U.K. stocks rallied, rebounding from yesterday’s biggest selloff in two weeks, as a U.S. report showed home sales in the world’s largest economy were stronger than forecast in March.
Man Group Plc jumped as UBS AG said the hedge-fund manager could be a takeover target. International Consolidated Airlines Group SA gained as analysts upgraded the British Airways owner. Aviva Plc led insurers higher, rallying 4.2 percent.
The benchmark FTSE 100 Index rose 0.8 percent to 5,709.49 at the close in London as banks and mining companies recovered some of yesterday’s losses. The FTSE All-Share Index gained 0.8 percent today, while Ireland’s ISEQ Index climbed 0.4 percent.
“Better U.S. data has helped markets to regain their composure,” said London-based Ben Critchley, a sales trader at IG Index. “Despite the subdued nature of today’s trading, and a prevailing atmosphere of caution, markets have managed to post modest gains.”
U.S. sales of new homes ran at a 328,000 annual rate in March, down 7.1 percent from a revised 353,000 pace in February that was stronger than initially projected, a Commerce Department report showed. The median economist forecast was for a rate of 319,000 last month, according to a Bloomberg survey.
Stocks sank yesterday as manufacturing contracted in the euro area and China and as Dutch Prime Minister Mark Rutte offered to resign after struggling to clinch an austerity deal.
The FTSE 100 has lost 4.3 percent since its 2012 high on March 16 amid renewed concern the euro-area, the U.K.’s largest export partner, is yet to contain its debt crisis. The volume of shares changing hands on the gauge today was 13 percent lower than the average of the last 30 days, data compiled by Bloomberg shows.
Man Group climbed 4.8 percent to 97 pence, paring yesterday’s 3.3 percent retreat as UBS recommended investors buy shares of the world’s largest publicly traded hedge fund manager, saying it is a “likely” takeover target.
“With Man Group shares having traded below 150 pence for a six-month period, we believe that a 50 percent-plus premium bid offer to the current share price would be sufficient to obtain shareholder approval,” analyst Arnaud Giblat wrote in a report to clients.
The stock has lost 23 percent so far this year as assets at its flagship AHL diversified fund declined.
IAG climbed 3.6 percent to 168.5 pence as Credit Suisse Group AG upgraded the airline company to overweight, the equivalent of a buy rating, citing an “encouraging outlook for summer pricing” on the transatlantic market.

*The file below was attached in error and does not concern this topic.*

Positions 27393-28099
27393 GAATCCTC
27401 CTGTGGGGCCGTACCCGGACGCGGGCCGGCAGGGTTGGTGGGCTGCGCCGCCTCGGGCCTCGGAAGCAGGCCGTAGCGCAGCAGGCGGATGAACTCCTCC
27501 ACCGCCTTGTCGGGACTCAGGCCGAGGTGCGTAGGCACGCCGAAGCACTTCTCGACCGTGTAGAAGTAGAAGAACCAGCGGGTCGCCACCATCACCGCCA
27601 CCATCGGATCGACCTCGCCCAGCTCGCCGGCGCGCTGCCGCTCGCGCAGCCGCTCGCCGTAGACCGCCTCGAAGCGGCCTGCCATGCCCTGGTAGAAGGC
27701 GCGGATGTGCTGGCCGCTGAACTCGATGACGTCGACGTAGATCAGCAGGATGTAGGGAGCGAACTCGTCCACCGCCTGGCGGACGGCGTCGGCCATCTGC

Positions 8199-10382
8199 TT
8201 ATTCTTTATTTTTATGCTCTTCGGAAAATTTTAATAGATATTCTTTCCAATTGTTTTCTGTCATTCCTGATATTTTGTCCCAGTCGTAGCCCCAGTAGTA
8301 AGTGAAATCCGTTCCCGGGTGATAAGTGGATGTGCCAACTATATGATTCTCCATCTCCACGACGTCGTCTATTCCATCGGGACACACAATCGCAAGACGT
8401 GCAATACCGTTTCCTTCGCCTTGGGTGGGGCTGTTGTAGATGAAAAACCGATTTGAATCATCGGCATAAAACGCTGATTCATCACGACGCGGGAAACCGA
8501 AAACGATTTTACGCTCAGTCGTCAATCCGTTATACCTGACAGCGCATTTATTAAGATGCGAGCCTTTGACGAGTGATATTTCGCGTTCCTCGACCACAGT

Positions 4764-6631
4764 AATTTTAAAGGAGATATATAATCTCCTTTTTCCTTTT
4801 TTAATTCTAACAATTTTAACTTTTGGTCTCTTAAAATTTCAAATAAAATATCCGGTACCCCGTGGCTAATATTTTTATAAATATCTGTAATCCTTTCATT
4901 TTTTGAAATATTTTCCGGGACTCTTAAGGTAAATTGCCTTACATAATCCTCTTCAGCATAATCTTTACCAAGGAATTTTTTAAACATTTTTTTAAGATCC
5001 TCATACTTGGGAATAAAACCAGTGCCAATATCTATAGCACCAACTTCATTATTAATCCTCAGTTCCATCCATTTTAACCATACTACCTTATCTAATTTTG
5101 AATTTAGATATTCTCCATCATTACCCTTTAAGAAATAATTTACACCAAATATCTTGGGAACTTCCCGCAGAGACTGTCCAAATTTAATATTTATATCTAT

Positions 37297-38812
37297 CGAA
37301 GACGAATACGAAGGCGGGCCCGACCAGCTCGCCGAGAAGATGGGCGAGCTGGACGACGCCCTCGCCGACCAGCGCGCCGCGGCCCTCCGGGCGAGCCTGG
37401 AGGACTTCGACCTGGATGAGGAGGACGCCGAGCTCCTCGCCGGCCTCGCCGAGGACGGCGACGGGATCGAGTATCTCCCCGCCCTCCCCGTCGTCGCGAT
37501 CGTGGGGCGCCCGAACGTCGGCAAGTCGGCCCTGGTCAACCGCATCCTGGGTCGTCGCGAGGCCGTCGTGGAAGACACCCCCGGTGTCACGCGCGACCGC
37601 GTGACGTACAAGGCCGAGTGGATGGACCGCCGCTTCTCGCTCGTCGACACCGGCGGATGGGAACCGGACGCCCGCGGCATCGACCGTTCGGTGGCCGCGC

Aviva jumped 4.2 percent to 311.6 pence, rebounding from yesterday’s 2.1 percent selloff. Sanford C. Bernstein initiated coverage of the insurer with an outperform rating citing pockets of “substantial operating earnings growth” for the U.K. life insurance sector.
Legal and General Group Plc, Prudential Plc were also rated outperform in new coverage at Sanford C. Bernstein. The shares rose 1.1 percent to 117.6 pence and 1.7 percent to 737.5 pence respectively.
Reed Elsevier Plc rallied 2 percent to 526 pence after the publishing company forecast revenue and profit growth for the year as demand increases for subscriptions to its science, technology and health journals.
Reed’s exhibitions business will also expand this year after acquisitions of shows in Brazil and China and an increase in biennial conferences, the company said.
Associated British Foods
Associated British Foods Plc gained 2 percent to 1,239 pence after the world’s second-biggest sugar producer reported first-half adjusted pretax profit of 363 million pounds ($586 million), beating analysts’ estimates. The company said it expects “substantial” growth in full-year earnings boosted by gains at its sugar unit and the Primark clothing chain.
Cove Energy Plc climbed 4.6 percent to 227 pence after Royal Dutch Shell Plc agreed to buy the company and raised its bid to 1.12 billion pounds, securing a stake in gas fields discovered off Mozambique.
Shell increased its offer for Cove to 220 pence a share from 195 pence, matching a rival offer from Thailand’s PTT Exploration & Production Pcl. Cove’s board agreed to the offer.
Shell, Europe’s largest oil company, gained 1 percent to 2,130 pence today as crude oil advanced.
Stagecoach Group Plc increased 1.9 percent to 252.2 pence as UBS upgraded the operator of Britain’s busiest commuter-train service to “buy” from “neutral.”
ARM Holdings Plc slid 6.2 percent to 531.5 pence after the chip designer forecast “broadly flat” second-quarter sales from royalties as semiconductor clients rebuild inventories.
The first quarter was “probably the low point of the cycle,” AMR Chief Financial Officer Tim Score said today on a conference call. The company also maintained its full-year forecast.
Capita Plc dropped 6.4 percent, the most since October 2008, to 682.5 pence as Citigroup Inc. and Deutsche Bank AG sold about 40 million shares on behalf of the company, raising 274 million pounds. The shares were sold at 685 pence apiece.
Carpetright Plc fell 1.5 percent to 598 pence after the retailer said deteriorating sales in Europe and disappointing demand for beds in the U.K. will cause annual earnings to plummet.
Underlying pretax profit for the year ending April 28 will be 3 million pounds to 4 million pounds, the company said today in a statement. Carpetright had profit by that measure of 16.9 million pounds a year earlier.